Some key cloud-based systems include Microsoft Office 365 (https://products.office.com/en-us/business/explore-office-365-for-business), Dropbox (https://www.dropbox.com/), Quickbooks Online (http://quickbooks.intuit.com/online/) and Quickbooks Payroll (formerly Intuit Online Payroll) (http://payroll.intuit.com/), Xero (https://www.xero.com/us/), Google Docs (https://www.google.com/docs/about/), Salesforce (http://www.salesforce.com/homepage/index-d.jsp?r=X&s_tnt=79022:1:0), MethodCRM (https://www.method.me/), and online shipping services from UPS (http://www.ups.com/content/us/en/bussol/browse/internet_shipping.html) or FedEx (http://www.fedex.com/us/ship/).
** Mobile communication
On the go, you need to do more than just make phone calls on your smartphone. You want to collaborate with your team, check and schedule social media posts, access important documents. And you want to move your marketing activities to the cloud, too, so you can send an email newsletter to customers announcing a sale right from your tablet.
There’s an abundance of mobile and cloud-based communication tools. The very first cloud-based application I fell in love with is our email newsletter company, Emma (www.myemma.com). But other very good ones include MailChimp (http://mailchimp.com/)—free for the smallest companies—and Vertical Response (http://www.verticalresponse.com/). For project management, we like Asana (https://asana.com/) and Basecamp (https://basecamp.com/). For managing social media on the go, we use Hootsuite, the Facebook Pages Manager app, and LinkedIn Mobile (https://www.linkedin.com/mobile).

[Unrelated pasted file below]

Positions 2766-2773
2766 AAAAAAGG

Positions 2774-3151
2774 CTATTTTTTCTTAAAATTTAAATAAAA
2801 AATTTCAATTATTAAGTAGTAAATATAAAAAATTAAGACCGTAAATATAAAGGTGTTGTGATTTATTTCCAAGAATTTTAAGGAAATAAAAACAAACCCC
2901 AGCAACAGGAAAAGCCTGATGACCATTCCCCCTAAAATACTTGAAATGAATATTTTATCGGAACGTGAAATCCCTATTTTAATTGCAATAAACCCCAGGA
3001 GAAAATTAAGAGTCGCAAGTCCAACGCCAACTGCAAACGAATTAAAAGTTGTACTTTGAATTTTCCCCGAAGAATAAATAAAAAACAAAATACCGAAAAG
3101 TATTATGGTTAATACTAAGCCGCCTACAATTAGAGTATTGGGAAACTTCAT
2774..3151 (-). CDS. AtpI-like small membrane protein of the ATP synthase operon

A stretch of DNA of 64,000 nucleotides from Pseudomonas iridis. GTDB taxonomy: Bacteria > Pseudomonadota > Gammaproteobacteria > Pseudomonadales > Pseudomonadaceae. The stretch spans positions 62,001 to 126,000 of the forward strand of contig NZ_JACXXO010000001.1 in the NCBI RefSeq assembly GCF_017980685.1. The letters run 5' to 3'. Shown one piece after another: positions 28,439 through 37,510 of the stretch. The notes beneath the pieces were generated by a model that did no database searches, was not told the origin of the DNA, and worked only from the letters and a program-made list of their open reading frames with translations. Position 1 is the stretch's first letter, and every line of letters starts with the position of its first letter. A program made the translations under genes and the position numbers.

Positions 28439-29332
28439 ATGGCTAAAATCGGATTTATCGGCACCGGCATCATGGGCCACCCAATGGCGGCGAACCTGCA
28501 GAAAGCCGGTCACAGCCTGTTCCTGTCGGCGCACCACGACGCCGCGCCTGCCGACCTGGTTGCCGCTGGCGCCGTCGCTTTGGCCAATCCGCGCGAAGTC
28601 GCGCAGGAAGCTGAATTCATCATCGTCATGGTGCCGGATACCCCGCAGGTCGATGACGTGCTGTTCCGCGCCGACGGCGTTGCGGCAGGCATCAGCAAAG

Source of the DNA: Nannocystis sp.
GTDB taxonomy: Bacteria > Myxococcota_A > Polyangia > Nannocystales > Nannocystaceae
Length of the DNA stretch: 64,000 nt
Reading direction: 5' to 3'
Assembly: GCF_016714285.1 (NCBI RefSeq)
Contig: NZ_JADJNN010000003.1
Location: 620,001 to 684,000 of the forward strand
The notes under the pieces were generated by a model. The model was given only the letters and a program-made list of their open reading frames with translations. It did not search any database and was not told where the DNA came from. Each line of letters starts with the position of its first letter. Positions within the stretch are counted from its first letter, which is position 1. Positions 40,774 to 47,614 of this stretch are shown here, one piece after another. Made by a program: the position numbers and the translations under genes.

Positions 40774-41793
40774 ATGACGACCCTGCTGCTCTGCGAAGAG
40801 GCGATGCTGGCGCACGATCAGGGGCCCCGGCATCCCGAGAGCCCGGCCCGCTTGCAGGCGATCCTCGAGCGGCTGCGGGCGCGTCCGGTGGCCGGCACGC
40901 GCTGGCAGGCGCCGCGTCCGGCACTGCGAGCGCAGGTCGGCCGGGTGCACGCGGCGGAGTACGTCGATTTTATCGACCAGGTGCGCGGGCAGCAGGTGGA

Fortunately – or unfortunately – wherever you go, you can now take your business with you. It’s time to go mobile.
Small Business Week Do-It-Now Action Items:
- Evaluate your website for mobile readiness. Does it contain all necessary info? Download the free website checklist worksheet to evaluate yours. (www.planningshop.com/solution-center)
- “Claim” your business – free – on all search engines, especially Google, Bing, and Yahoo.
- If you do any business away from your office or store, get a mobile credit card reader.
- Identify which of your on-premise software needs an upgrade soon and search for a cloud-based alternative.
- Sign up for an email newsletter service if you don’t have one.
Statistics: These stats are all referring to Americans – not global – and come from Pew
- 90% own a cell phone
- 64% own a smart phone
- 42% own a tablet
- 63% use a phone to go online
- 34% go online MOSTLY on a mobile phone
Sources for stats above and in article:
Copyright, Rhonda Abrams, 2015
This article originally ran in USA Today on May 8, 2015